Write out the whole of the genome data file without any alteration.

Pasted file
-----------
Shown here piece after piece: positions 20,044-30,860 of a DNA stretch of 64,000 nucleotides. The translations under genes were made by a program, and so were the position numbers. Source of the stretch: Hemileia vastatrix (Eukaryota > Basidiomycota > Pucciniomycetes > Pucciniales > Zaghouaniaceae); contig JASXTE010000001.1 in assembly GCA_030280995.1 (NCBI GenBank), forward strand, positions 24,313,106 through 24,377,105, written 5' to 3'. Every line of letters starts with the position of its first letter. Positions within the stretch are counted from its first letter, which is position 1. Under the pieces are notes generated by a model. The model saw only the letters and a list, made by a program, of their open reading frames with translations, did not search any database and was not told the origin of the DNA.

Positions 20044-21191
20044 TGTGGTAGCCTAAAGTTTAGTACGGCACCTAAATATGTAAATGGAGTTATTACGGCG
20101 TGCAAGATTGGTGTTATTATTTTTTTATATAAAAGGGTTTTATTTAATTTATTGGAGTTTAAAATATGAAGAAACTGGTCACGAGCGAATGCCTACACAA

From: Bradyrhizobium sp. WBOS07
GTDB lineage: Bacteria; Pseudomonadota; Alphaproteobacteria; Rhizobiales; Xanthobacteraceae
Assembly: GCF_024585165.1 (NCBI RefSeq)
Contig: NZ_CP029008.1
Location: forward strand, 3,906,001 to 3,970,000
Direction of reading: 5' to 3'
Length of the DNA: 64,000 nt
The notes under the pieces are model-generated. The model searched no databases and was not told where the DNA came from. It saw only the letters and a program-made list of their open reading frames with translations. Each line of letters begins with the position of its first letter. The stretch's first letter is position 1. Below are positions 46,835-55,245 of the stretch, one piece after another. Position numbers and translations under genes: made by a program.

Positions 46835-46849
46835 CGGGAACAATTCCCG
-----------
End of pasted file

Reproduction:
Shown here piece after piece: positions 20,044-30,860 of a DNA stretch of 64,000 nucleotides. The translations under genes were made by a program, and so were the position numbers. Source of the stretch: Hemileia vastatrix (Eukaryota > Basidiomycota > Pucciniomycetes > Pucciniales > Zaghouaniaceae); contig JASXTE010000001.1 in assembly GCA_030280995.1 (NCBI GenBank), forward strand, positions 24,313,106 through 24,377,105, written 5' to 3'. Every line of letters starts with the position of its first letter. Positions within the stretch are counted from its first letter, which is position 1. Under the pieces are notes generated by a model. The model saw only the letters and a list, made by a program, of their open reading frames with translations, did not search any database and was not told the origin of the DNA.

Positions 20044-21191
20044 TGTGGTAGCCTAAAGTTTAGTACGGCACCTAAATATGTAAATGGAGTTATTACGGCG
20101 TGCAAGATTGGTGTTATTATTTTTTTATATAAAAGGGTTTTATTTAATTTATTGGAGTTTAAAATATGAAGAAACTGGTCACGAGCGAATGCCTACACAA

From: Bradyrhizobium sp. WBOS07
GTDB lineage: Bacteria; Pseudomonadota; Alphaproteobacteria; Rhizobiales; Xanthobacteraceae
Assembly: GCF_024585165.1 (NCBI RefSeq)
Contig: NZ_CP029008.1
Location: forward strand, 3,906,001 to 3,970,000
Direction of reading: 5' to 3'
Length of the DNA: 64,000 nt
The notes under the pieces are model-generated. The model searched no databases and was not told where the DNA came from. It saw only the letters and a program-made list of their open reading frames with translations. Each line of letters begins with the position of its first letter. The stretch's first letter is position 1. Below are positions 46,835-55,245 of the stretch, one piece after another. Position numbers and translations under genes: made by a program.

Positions 46835-46849
46835 CGGGAACAATTCCCG